Last Thursday, Toronto Mayor Rob Ford and his executive council welcomed Torontonians who wished to respond to proposals that public services be trimmed or slashed to reduce the deficit. The committee said it would begin listening in the morning and would remain overnight and for as long as it took to hear about 350 people who had signed up to speak for three minutes, reduced from the usual five.
The willingness of Mr. Ford and his allies to keep an open mind was positively bracing. Councillor Giorgio Mammoliti said earlier in the week that “it’s always the same people” who show up at these meetings. “It’s people that have a clear interest in terms of how they’ve done business at the city … Most people that have something positive to say about what we’re doing, they work and they’re at the job site.”
Toronto-based author Margaret Atwood, who used Twitter to rally Torontonians in favour of preserving library services, was applauded for her sense of civic responsibility by Councillor Doug Ford, Rob Ford’s brother. “Good luck to Margaret Atwood,” he said. “I don’t even know her. She could walk by me and I wouldn’t have a clue who she is.”
How could this charm offensive not bring a song to the heart?
Oh, pack up the children and strap them on board. We’re off to the council, our views to record. For this is the day when we talk to Rob Ford, A beautiful day to be blithely ignored. Hey, ho, sings Giorgio.
We want your opinions, the Fordians decreed. We won’t move a muscle, we’ve stoutly agreed. But please don’t expect us to pay any heed. You’re not one of us. You’re a different breed. Hey, ho, sings Giorgio.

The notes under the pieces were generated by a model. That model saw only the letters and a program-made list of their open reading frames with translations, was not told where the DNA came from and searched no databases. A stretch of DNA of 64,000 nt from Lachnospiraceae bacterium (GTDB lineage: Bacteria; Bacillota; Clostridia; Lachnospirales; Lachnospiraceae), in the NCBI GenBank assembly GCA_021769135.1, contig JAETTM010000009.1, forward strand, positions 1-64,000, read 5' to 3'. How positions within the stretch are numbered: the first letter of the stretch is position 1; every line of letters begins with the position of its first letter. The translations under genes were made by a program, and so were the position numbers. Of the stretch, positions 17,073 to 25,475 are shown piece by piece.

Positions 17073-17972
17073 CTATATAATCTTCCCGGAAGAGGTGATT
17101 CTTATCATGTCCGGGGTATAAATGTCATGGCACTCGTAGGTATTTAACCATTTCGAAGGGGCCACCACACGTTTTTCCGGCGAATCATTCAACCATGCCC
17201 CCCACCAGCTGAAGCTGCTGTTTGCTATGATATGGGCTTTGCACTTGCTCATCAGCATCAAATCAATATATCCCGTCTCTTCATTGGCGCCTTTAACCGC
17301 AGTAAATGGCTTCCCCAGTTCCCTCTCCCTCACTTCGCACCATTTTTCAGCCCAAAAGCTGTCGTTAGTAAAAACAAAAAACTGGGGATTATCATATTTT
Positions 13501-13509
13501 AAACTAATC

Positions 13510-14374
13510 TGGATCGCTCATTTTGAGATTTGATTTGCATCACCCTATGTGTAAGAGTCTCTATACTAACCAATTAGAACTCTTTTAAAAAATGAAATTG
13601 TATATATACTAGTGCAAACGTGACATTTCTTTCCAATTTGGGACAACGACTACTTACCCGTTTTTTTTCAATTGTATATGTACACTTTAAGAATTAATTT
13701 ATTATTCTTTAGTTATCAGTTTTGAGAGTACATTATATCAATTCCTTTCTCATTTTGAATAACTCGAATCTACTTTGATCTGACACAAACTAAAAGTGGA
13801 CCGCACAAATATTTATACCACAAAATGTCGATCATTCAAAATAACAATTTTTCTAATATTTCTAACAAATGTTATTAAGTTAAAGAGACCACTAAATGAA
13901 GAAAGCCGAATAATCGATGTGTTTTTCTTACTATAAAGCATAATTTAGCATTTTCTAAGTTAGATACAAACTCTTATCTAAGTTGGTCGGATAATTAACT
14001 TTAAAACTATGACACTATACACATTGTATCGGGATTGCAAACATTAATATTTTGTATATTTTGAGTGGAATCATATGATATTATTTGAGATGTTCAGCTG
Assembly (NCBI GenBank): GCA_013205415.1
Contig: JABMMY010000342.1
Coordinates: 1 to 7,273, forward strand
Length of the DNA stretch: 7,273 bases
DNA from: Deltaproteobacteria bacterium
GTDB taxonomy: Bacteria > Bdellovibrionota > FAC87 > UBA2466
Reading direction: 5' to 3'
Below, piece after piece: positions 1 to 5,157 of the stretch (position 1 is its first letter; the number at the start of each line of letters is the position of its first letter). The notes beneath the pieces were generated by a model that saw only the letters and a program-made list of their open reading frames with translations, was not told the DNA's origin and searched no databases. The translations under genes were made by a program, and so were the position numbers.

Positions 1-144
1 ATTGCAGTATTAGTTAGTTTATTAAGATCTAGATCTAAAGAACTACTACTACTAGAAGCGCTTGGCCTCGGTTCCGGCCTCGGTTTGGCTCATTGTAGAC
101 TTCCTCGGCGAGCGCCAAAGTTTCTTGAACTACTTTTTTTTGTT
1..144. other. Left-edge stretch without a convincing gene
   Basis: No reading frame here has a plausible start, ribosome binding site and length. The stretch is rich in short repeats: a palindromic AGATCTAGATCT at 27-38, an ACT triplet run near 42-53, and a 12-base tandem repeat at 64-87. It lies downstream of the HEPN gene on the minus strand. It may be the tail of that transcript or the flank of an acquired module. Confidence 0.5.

Democracy’s trappings are itchy and hot. We know we must wear them. We’d far rather not. This lineup of people annoys us a lot. And spare us – oh, please – those opinions you’ve brought. Hey, ho, sings Giorgio.
You writers, you artists, you liberal sorts, You nattering nabobs with knots in your shorts, We try to be patient. We’re met with retorts. You’re lucky we don’t pour hot oil from our forts. Hey, ho, sings Giorgio.
We think it’s insulting you say this parade Is simply cosmetic, a naked charade. You folks should give thanks on your knees that we stayed And listened to all those stuck records you played. Hey, ho, sings Giorgio.
The weather is rainy. Humidity’s high. A flash of unpleasantness rips through the sky. You’re lucky we’re here for you. All done? Goodbye. And thank you for coming. No wait, that’s a lie. Hey, ho, sings Giorgio.
Warren Clements lives in Toronto. He knows who Margaret Atwood is.